4. Bridge science with policy makers and civic society.
• To help reach and deal with the consequences of their actions
• To handle conflicting data/evidence.
– Are there any practical and legal barriers, or other difficulties to implementing the proposal?
How might these be overcome?
Legal disputes regarding the sovereign will of the people should be respondent to the New Participatory Scottish Constitution as suggested below.
– What would be the financial advantages or costs involved in implementing the proposal, and who would bear or benefit from these?
Contributing to the creation of a world with a higher carrying capacity, with the aim of a sustainable economic outcome that offers the best living standards possible within a long-term, viable framework, equates to a realistic aspiration for equality, as opposed to what we have at present which disregards questions of equality and, instead, serves a very small proportion of population.
Below are powers I believe your Commission should advocate in your final report:
Removal of Trident from Scotland.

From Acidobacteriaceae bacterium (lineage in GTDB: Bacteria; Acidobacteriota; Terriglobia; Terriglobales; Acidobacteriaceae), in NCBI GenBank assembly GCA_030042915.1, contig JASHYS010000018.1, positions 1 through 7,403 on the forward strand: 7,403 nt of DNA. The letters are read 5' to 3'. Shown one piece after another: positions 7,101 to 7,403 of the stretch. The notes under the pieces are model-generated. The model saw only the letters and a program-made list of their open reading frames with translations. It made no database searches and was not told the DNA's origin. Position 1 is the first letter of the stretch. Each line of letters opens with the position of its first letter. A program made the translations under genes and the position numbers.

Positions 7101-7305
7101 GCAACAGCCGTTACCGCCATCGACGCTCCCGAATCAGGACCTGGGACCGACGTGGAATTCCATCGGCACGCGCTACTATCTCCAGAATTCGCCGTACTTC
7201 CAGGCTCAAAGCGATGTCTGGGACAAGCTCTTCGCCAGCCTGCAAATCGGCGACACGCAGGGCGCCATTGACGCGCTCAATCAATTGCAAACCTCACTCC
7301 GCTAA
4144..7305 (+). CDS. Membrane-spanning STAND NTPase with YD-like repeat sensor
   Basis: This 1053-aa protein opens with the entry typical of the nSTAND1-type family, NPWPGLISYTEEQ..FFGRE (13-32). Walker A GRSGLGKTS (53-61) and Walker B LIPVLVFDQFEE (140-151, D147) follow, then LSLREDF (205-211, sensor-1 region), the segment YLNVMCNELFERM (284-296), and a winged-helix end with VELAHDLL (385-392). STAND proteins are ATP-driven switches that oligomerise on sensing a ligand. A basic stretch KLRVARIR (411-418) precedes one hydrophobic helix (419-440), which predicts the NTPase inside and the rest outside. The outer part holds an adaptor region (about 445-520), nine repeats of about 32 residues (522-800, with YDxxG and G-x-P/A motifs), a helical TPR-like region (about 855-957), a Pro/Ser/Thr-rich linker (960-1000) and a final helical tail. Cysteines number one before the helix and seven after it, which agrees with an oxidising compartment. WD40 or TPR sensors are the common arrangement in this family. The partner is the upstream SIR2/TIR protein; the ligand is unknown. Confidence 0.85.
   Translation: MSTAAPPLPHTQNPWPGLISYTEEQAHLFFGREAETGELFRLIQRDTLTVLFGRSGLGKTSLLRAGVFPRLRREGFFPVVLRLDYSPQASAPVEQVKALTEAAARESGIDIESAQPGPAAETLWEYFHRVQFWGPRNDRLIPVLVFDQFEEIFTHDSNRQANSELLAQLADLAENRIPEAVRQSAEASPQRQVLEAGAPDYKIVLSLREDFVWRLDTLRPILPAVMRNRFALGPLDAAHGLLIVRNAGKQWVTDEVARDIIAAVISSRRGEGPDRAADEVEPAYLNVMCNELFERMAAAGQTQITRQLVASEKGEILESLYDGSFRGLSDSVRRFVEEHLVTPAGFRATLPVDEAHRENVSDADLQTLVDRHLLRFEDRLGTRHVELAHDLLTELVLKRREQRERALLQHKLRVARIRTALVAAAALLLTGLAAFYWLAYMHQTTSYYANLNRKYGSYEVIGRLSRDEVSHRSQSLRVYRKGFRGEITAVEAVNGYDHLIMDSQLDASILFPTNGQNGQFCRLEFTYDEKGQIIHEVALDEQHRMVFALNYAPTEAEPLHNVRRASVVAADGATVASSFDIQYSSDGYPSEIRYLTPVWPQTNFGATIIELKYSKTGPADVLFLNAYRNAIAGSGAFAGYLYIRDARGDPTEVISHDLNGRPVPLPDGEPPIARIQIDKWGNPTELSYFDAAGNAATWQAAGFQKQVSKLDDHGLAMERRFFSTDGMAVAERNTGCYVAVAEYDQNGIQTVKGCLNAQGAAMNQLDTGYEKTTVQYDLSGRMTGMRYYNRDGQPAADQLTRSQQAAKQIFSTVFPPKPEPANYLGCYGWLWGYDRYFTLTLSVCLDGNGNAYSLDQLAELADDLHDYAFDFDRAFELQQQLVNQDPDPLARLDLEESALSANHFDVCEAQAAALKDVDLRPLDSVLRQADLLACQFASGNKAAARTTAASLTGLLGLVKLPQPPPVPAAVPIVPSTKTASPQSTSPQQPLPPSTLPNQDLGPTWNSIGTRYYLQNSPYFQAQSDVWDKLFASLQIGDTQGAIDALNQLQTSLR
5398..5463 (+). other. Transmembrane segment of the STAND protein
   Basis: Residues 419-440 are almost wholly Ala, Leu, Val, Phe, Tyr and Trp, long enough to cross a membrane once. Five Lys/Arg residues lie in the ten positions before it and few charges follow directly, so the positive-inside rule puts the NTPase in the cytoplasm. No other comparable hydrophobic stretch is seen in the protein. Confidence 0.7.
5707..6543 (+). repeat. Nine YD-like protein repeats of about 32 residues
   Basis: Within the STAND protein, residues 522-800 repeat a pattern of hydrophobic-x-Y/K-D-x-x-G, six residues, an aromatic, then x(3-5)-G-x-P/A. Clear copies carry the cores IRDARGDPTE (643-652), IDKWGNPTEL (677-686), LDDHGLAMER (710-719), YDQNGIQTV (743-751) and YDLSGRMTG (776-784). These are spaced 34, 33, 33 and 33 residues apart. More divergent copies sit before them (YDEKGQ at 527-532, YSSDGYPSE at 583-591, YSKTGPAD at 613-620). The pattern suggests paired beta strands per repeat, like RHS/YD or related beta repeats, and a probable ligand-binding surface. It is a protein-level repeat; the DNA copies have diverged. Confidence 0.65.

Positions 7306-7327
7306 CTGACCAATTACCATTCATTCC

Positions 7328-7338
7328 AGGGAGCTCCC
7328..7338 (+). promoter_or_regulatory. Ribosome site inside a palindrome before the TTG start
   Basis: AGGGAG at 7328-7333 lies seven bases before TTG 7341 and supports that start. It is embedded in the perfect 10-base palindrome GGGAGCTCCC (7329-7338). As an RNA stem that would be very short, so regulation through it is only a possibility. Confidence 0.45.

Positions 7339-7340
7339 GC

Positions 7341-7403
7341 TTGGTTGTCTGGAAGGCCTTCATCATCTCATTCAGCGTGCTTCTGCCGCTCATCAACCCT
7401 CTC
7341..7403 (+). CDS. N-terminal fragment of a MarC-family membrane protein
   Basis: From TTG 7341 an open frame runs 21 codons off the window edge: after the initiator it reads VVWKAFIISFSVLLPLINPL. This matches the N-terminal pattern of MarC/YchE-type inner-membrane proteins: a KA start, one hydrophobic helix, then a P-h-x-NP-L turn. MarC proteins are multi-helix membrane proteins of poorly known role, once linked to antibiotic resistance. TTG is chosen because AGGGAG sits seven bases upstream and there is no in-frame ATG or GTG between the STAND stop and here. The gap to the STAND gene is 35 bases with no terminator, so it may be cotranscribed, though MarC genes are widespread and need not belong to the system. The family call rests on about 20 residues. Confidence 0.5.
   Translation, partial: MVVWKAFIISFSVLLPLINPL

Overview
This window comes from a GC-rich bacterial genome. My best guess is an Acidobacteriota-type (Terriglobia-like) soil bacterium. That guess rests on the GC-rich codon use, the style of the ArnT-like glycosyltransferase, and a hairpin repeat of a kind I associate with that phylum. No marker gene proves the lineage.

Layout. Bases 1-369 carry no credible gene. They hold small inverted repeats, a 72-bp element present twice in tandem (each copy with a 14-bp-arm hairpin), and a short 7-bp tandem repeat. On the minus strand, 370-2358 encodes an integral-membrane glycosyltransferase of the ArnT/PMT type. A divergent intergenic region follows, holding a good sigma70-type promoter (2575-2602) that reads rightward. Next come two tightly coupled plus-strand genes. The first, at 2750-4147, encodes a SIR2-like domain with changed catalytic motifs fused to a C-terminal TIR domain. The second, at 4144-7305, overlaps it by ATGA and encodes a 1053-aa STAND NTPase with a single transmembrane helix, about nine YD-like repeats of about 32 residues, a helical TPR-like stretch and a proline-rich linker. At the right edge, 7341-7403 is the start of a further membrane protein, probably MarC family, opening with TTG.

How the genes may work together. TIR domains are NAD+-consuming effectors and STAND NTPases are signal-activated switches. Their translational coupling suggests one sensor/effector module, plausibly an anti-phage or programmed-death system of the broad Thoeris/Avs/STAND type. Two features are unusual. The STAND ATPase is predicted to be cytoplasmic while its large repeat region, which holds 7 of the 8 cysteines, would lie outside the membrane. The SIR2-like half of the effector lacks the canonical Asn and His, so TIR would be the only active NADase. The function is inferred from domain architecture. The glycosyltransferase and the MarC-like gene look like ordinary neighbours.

All licenses for natural resource extraction in Scotland, both inland and offshore, to be devolved to Scotland.
Oil, gas, and other energy revenue devolved to Scotland.
Full income tax control to be devolved to Scotland.
Full VAT control to be devolved to Scotland.
Making the Scottish Parliament permanent through a Scottish Constitution. (By using a public process similar to that used recently in Iceland).
Employment legislation to be devolved to Scotland.
Legislation on broadcasting to be devolved to Scotland
The incorporation of a Scottish Broadcasting Service to replace the BBC. With a charter defined by the people of Scotland through a ‘crowd sourced’ procedure.
Data Protection legislation to be devolved to Scotland.
Energy legislation to be devolved to Scotland.
Trade and industry legislation to be devolved to Scotland.
Benefits and social security legislation to be devolved to Scotland.
Consumer rights legislation to be devolved to Scotland.
Here is a link to my letter.
Below is some info on matters devolved & reserved. This was taken from
Devolved matters include:
agriculture, forestry and fisheries
education and training
health and social services
law and order (including the licensing of air weapons)
sport and the arts
tourism and economic development
many aspects of transport
Reserved matters include:
benefits and social security
trade and industry
nuclear energy, oil, coal, gas and electricity